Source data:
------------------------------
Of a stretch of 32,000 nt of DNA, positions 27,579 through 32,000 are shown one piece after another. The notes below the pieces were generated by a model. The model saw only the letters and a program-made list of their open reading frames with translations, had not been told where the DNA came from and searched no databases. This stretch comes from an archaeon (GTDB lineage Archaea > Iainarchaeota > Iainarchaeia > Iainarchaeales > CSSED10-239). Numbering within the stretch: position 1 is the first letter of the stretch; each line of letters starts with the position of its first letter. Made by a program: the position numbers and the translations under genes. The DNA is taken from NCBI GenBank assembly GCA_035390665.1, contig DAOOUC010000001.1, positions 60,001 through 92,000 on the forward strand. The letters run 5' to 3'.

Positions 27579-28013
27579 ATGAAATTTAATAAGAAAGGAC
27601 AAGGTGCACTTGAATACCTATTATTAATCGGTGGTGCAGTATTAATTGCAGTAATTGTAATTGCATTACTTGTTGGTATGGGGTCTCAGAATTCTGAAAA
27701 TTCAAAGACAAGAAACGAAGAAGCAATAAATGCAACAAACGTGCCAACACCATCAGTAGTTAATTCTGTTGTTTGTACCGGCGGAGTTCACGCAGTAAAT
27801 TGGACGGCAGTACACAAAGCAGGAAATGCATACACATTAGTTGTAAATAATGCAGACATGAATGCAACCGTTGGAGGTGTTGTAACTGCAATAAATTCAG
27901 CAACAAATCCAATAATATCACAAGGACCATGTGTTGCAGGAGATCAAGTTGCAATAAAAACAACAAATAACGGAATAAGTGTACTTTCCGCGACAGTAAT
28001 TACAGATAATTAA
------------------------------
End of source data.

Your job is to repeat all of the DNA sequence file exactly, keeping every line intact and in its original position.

Of a stretch of 32,000 nt of DNA, positions 27,579 through 32,000 are shown one piece after another. The notes below the pieces were generated by a model. The model saw only the letters and a program-made list of their open reading frames with translations, had not been told where the DNA came from and searched no databases. This stretch comes from an archaeon (GTDB lineage Archaea > Iainarchaeota > Iainarchaeia > Iainarchaeales > CSSED10-239). Numbering within the stretch: position 1 is the first letter of the stretch; each line of letters starts with the position of its first letter. Made by a program: the position numbers and the translations under genes. The DNA is taken from NCBI GenBank assembly GCA_035390665.1, contig DAOOUC010000001.1, positions 60,001 through 92,000 on the forward strand. The letters run 5' to 3'.

Positions 27579-28013
27579 ATGAAATTTAATAAGAAAGGAC
27601 AAGGTGCACTTGAATACCTATTATTAATCGGTGGTGCAGTATTAATTGCAGTAATTGTAATTGCATTACTTGTTGGTATGGGGTCTCAGAATTCTGAAAA
27701 TTCAAAGACAAGAAACGAAGAAGCAATAAATGCAACAAACGTGCCAACACCATCAGTAGTTAATTCTGTTGTTTGTACCGGCGGAGTTCACGCAGTAAAT
27801 TGGACGGCAGTACACAAAGCAGGAAATGCATACACATTAGTTGTAAATAATGCAGACATGAATGCAACCGTTGGAGGTGTTGTAACTGCAATAAATTCAG
27901 CAACAAATCCAATAATATCACAAGGACCATGTGTTGCAGGAGATCAAGTTGCAATAAAAACAACAAATAACGGAATAAGTGTACTTTCCGCGACAGTAAT
28001 TACAGATAATTAA